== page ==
The Himalaya Initiative

The Indian Himalayan Region (IHR), a part of the Hindu Kush Himalayas (HKH), is categorised as Western, Central and Eastern Himalayas. It is one of the most important mountain ecosystems in the world, providing immense goods and services to humanity. However, the region has been witnessing rapid biodiversity loss, ecosystem degradation, climate change, increased disaster risk and rising vulnerabilities of people, both in the mountains and downstream areas. There is an urgent need to build social-ecological resilience both in the mountains and downstream.

The IHR consists of the Union Territories of Ladakh and Jammu & Kashmir; the States of Himachal Pradesh, Uttarakhand, Sikkim, Arunachal Pradesh, Nagaland, Manipur, Mizoram, Tripura and Meghalaya; and hills of the States of West Bengal (North Bengal) and Assam (Karbi Anglong and Dima Hasao).

The IHR is only 11% of the HKH in area but inhabited by 36% population. IHR is more densely populated than other mountainous regions of the HKH countries. The IHR’s contribution to India is significant and to mention some of them are 36% of India’s forest; 44% of angiosperms; 60% of India’s endemic plants; 63% of water budgets; 30% of ethnic groups; and 100% of glaciers and alpine areas. The IHR is home to two (Himalaya and Indo-Burman) out of 36 global biodiversity hotspots. Ecosystem diversity, species diversity, genetic diversity, and functional diversity play key roles in ecosystem services that benefit people and communities. IHR contains varied ecological gradients that set the stage for species evolution, and this has resulted in the Himalaya to be the youngest mountain biome.

The IHR is a hotspot that faces the brunt of climate change, with temperatures expected to increase up to 5 °C in some parts by 2100. Given the current emission trends, two-thirds of the region’s glaciers will melt by 2100. 

It will heavily impact biodiversity, ecosystems, agriculture patterns and production, water resources and human well-being. It is extremely crucial for the IHR and the HKH countries to learn to adapt and build resilience to climate change. 

In ten years, 351 new species were discovered in the Eastern Himalayas alone, clearly indicating the region is still not fully explored. Exploring and monitoring species diversity should be given top priority in the IHR.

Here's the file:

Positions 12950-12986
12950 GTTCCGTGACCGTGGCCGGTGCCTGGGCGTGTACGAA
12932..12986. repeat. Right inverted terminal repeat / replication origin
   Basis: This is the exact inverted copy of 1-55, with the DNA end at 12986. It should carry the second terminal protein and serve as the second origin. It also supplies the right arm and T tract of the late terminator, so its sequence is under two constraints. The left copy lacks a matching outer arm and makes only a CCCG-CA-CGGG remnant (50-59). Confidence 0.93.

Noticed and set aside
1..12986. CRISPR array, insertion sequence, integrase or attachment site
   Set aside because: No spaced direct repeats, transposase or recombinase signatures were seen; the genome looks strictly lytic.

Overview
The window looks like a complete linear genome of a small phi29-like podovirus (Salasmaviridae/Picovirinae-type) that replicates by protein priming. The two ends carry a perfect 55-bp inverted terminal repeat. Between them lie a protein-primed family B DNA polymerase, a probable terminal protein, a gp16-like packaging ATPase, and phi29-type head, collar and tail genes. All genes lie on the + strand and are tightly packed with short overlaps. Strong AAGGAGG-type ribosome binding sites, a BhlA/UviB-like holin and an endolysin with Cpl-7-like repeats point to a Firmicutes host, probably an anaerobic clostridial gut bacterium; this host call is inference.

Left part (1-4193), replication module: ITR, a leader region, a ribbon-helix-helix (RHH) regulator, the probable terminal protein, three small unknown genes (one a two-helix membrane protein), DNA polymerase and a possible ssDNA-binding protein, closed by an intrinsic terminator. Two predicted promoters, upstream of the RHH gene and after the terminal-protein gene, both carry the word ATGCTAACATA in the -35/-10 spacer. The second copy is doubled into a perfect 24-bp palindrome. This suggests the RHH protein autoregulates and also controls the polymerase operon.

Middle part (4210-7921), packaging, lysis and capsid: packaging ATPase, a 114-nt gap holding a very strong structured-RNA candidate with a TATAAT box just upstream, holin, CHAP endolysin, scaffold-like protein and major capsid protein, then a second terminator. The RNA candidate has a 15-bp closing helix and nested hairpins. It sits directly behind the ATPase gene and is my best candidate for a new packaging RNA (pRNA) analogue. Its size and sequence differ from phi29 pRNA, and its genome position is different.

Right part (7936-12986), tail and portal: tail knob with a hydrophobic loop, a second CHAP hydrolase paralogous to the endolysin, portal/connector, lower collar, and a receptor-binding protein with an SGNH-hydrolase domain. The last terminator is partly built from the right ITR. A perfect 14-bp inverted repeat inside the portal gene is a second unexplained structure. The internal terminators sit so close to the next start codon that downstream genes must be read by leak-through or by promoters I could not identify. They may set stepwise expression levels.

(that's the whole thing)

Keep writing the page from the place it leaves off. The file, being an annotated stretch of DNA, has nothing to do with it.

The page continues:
Regions in the IHR have wide scale hunting, poaching, habitat degradation, and illegal wildlife trade (being transboundary), unsustainable use of resources all impacting the rich biodiversity and diverse ecosystems.  Habitat degradation has been further exacerbated by invasive species and forest fire. In the midst of the human-wildlife conflict particularly crop and livestock depredation are rampant across the region. Land use and land cover changes from natural ecosystems to other usages have been conspicuous in the last few decades, causing depletion of natural resources and impacting access to livelihoods. 

The IHR is still a data deficit region. There is a need for data, information and knowledge generation on biodiversity, ecosystems, landscapes, traditional knowledge systems, environmental change including climate change related impacts for developing mountain specific decision support systems and for making informed decisions by policy makers.

The interdisciplinary team at ATREE Eastern Himalayas has accumulated more than 25 years of experience in generating knowledge, developing regional capacity and promoting sustainable livelihoods in the Sikkim Himalayas and North Bengal. We have a long-term engagement with conservation planning and management in Assam. This history underpins ATREE’s strategy for addressing critical needs in knowledge generation and outreach for the entire IHR. Through our work in the region, we have been able to forge a diverse network of organizations working toward the common goal of sustainable development. In particular, continued engagement with policymakers and administrative agencies, as well as with NGOs, researchers and academicians, is an indispensable step for making progress on all our environmental challenges.

The overall goal for the IHR initiative is sustainable multifunctional landscapes, economically and socially empowered local communities, resilient institutions, and human resources capable of meeting environmental challenges by building a critical body of knowledge and engaging with the society for effective conservation, and just and sustainable development”.

Key Areas

Biodiversity Conservation for Enhanced Ecosystem Services

Biodiversity exploration, monitoring and conservation; restoring degraded landscapes; managing and enhancing ecosystem services.

Sustainable Use and Green Economies for Diversified Livelihoods

Monitoring bio-resources use, promoting nature-based products and supporting nature-based entrepreneurship for sustainable and healthy food systems.

Action for Climate Change Mitigation, Adaptation and Resilience

Developing scenarios, improving and optimising bio-resources, managing water resource use, climate resilient agriculture, preparing for disasters and mitigating impacts.

Sustainable Landscapes for Place-based Research, Conservation and Action

Creating spaces for building capacities, sustainable livelihoods, environmental education, restoration and corridor development, shaping public policies and innovating to conserve biodiversity and achieve sustainable development.